Shiners keep rods bent for anglers inshore, nearshore
Despite some recent cold weather, fishing around Anna Maria Island is holding fast.
With late-season shiners available as bait, many anglers are finding success in the back country and out in the Gulf of Mexico.
Fishing the flats for snook and trout is still going strong. I’m finding the snook fishing is improving during the afternoon tide, when the water temps are reaching their peak. Remember, snook season closed Dec. 1, so all linesiders are catch-and-release.
As for trout fishing, deep and shallower flats are producing a bite. I suggest using a popping cork or a facsimile while baiting shiners, as most trout I’m hooking up with are on the small side. When using the smaller bait, you’ll find it a lot easier to cast with a weighted cork added to your rig.
While fishing offshore, the shiners are working well for Spanish mackerel, mangrove snapper and even bottom-dwelling cobia. For the macks, a free-lined shiner on a long shank hook will get you connected. As for the snapper, a circle hook and egg sinker made into a knocker rig will get your bait down where the snapper are feeding. And while you’re doing this, don’t be surprised to hook into an occasional cobia. They’re down there and the brown bombers aren’t picky about big or small bait.
Capt. Warren Girle is working nearshore structure for a variety of species. Mangrove snapper are being caught while bottom fishing with live shiners. While bottom fishing for snapper, Girle’s clients are reeling up loads of Key West grunts and porgies. Red grouper and cobia are present, too, but they are not being caught with the regularity of the snapper and grunts.
Inshore fishing is providing Girle’s clients with rod-bending action. While fishing deep grass areas with free-lined shiners as bait, Girle is putting clients onto spotted seatrout and bluefish. Slot-size trout are being caught as well as many under-slot fish. As for the bluefish, 5-pounders are not uncommon.
Capt. Aaron Lowman is snook fishing on the grass flats of Sarasota Bay. Despite cooler water temperatures, Lowman is finding good numbers of snook since the species went out of season and he’s catching them, too. Live free-lined shiners or shiners under a popping cork are Lowman’s bait of choice, although the species is out of season.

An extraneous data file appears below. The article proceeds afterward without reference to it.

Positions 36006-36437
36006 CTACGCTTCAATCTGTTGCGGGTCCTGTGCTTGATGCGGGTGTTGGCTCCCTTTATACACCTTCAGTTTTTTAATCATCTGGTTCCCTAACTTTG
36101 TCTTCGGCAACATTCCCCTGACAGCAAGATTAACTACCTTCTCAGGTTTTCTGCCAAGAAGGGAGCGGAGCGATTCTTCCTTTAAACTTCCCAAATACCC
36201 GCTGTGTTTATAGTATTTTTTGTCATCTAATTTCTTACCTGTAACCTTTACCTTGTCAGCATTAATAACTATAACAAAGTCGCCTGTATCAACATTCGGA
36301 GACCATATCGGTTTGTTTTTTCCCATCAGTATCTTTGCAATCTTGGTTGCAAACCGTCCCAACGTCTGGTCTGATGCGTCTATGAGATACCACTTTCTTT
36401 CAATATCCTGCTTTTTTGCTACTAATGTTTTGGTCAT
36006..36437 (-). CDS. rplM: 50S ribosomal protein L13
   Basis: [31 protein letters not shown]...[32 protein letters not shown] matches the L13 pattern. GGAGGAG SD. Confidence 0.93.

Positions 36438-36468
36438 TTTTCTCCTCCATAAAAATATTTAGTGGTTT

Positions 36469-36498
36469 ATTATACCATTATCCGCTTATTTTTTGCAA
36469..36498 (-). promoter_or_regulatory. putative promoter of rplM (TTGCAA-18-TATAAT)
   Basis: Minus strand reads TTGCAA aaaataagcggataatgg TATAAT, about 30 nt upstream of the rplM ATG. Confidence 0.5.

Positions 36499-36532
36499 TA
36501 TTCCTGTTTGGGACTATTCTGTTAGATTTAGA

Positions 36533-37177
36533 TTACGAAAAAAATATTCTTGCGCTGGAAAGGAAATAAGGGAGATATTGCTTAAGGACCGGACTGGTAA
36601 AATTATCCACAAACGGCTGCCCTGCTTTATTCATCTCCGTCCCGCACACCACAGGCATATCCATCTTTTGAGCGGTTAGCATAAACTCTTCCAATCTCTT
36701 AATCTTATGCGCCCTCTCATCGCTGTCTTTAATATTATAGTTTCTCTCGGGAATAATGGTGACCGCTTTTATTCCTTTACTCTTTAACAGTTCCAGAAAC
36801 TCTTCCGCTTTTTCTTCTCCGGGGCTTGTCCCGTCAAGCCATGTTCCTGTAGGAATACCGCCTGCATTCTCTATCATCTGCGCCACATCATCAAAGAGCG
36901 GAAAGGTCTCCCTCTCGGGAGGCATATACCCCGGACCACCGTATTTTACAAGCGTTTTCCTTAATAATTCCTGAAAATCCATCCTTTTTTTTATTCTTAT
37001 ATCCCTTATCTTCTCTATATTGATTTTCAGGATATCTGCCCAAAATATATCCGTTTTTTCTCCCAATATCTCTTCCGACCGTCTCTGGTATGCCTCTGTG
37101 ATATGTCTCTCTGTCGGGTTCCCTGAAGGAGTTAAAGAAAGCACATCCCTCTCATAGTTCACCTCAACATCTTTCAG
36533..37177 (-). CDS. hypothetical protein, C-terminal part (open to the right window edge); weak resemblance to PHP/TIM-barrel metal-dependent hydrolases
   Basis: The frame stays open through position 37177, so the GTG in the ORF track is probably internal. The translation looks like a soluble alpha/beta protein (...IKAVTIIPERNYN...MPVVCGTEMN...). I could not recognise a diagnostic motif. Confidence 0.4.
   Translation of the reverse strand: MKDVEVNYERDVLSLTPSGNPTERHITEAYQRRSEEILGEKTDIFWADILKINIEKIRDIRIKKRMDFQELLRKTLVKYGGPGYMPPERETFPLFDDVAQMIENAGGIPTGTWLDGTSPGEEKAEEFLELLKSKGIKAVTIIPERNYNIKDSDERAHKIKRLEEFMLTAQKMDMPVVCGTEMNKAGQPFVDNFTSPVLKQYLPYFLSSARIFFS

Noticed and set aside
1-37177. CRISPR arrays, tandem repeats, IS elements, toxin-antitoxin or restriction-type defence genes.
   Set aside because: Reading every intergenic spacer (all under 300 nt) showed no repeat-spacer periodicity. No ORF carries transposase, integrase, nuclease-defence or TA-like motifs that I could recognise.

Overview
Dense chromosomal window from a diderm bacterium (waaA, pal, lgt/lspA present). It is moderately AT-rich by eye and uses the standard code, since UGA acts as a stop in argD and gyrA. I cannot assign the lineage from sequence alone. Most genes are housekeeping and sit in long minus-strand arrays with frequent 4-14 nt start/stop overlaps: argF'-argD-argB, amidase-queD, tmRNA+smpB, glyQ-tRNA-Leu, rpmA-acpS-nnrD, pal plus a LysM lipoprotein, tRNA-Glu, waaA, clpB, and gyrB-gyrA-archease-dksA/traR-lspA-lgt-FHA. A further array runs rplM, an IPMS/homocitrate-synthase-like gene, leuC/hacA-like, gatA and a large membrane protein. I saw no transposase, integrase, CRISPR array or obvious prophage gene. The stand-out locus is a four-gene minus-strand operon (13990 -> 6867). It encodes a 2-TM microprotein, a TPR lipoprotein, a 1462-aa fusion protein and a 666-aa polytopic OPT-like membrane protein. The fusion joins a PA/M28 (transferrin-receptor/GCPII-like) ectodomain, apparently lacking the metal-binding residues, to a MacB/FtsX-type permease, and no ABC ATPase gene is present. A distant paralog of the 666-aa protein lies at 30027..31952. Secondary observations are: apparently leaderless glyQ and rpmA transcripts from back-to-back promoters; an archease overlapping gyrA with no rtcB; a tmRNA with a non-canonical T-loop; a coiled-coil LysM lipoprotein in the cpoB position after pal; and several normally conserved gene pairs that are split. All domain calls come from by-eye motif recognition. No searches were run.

Moving out into the Gulf of Mexico, Lowman is finding plenty of Spanish mackerel and kingfish. Large shiners or threadfin herring as bait are triggering the kings to take a taste. As for the macks, small shiners or Gotcha plugs are working well.
Reef fishing for Lowman also is providing action for his clients. Bottom fishing with live shiners as bait is resulting in mangrove snapper, grouper and an occasional cobia.
Jim Malfese at the Rod & Reel Pier says fishers there are using live shrimp as bait with success. Using a bottom rig such as the fish-finder rig or knocker rig combined with live shrimp is resulting in black drum, redfish, flounder and sheepshead. Most hookups are occurring by casting baits under the pier or at least dropping them straight among the pilings. Keeper-sizes of the sheepies, black drum and flounder are being caught. As for the redfish, most catches are over the 27-inch maximum slot limit.
Capt. Jason Stock is having great luck while fishing nearshore and offshore structure. By bottom fishing with live shiners on the hook, Stock’s clients are reeling up mangrove snapper, gag grouper and cobia. Fishing live shiners on the surface is resulting in kingfish and Spanish mackerel.
While fishing reefs and wrecks in 30-60 feet of water, Stock is switching tactics and using live shrimp as bait to entice hogfish to take the bait. Fish 3-5 pounds are being taken with regularity.
Capt. David White of Great White charters is fishing inshore with good results. While fishing deep grass flats with shiners under a popping cork, White is finding numerous fish. Bluefish, Spanish mackerel, seatrout, redfish, snook and flounder are all being taken on this method. White is finding the most success while drifting and casting baits.
Fishing offshore is proving good for White’s clients looking for gag grouper. Dropping live pinfish or shiners to the bottom during morning tides is resulting in many hookups. Using shrimp as bait is producing a bite off shore, where hogfish are waiting for patient anglers weeding through the many grunts for a hog.
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